The guessing game is over.
Cold Chisel will headline A Day on the Green in Orange on February 1.
Jimmy Barnes announced on Wednesday the band would spend the summer touring the country, with a special stop at Heifer Station Wines.
"We want to do something bigger, better, brighter and faster than anything else out there," he said.
Australian rockers Birds of Tokyo will join them in Orange, as will female fronted, four-piece band Magic Dirt.
Pre-sale tickets to the city's first A Day on the Green event will go on sale on October 16, with tickets available to the public on October 21.
Bigger, better, brighter and faster than anything else out there.Jimmy Barnes
Three tiers of tickets will be available on those dates - a general admission ticket for $199.90, a gold general admission for $149.90 and a general admission lawn for $119.90.
General admission will be standing room only, gold will be picnic rugs and lawn will be chairs, rugs and eskies.
Heifer Station will set up an exclusive members' area within the concert venue, which will include a walkway to front-of-stage seats, private toilets and VIP food and drink services.
Festival goers will be encouraged to leave the car at home, with a bus service shuttling people from the Escort Way vineyard to multiple locations around town.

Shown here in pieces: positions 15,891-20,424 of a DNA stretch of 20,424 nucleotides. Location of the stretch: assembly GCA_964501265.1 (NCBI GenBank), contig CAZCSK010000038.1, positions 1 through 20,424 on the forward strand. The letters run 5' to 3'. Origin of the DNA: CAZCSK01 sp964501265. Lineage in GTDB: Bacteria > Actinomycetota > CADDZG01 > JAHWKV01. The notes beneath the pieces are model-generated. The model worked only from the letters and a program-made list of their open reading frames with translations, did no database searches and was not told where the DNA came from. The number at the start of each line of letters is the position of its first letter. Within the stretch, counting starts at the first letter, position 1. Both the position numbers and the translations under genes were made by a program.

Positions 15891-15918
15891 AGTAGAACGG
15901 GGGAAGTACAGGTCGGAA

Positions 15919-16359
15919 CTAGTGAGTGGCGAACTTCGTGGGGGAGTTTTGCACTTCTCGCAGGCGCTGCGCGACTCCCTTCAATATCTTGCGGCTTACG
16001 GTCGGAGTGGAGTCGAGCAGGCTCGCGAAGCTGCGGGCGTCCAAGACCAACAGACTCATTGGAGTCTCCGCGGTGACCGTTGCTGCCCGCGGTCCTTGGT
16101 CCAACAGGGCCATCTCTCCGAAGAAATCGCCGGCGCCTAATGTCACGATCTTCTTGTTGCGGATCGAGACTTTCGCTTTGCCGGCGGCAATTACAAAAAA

A pre-purchased ticket will set bus riders back $12 while tickets bought on the day will be $10 each way.
The Orange appearance is part of a 14-show tour of Australia and New Zealand, kicking off on New Year's Eve in WA and finishing up in Queensland in mid-February.
Barnesy confirmed this week that all four members were "match fit" for what would likely be their last tour.
"We only tour every five years so we've got plenty of time to train," he said.
"We're going to treat this like it's the biggest thing we've ever done - and maybe the last."
This it the first time Cold Chisel has performed in Orange in 40 years, although Barnesy performed at the Botanic Gardens in 2010 and launched his memoir Working Class Man in 2017.
Barnesy said the band has only done four tours since the early '80s so they need to make each one count.
"We knew that if we were going to get the band back together for another full tour it would have to be something really special," he said.
"We wanted great line-ups and unusual places so that people would remember these gigs for a long, long time."
DO YOU WANT MORE ORANGE NEWS?
- Receive our free newsletters delivered to your inbox, as well as breaking news alerts. Sign up below ...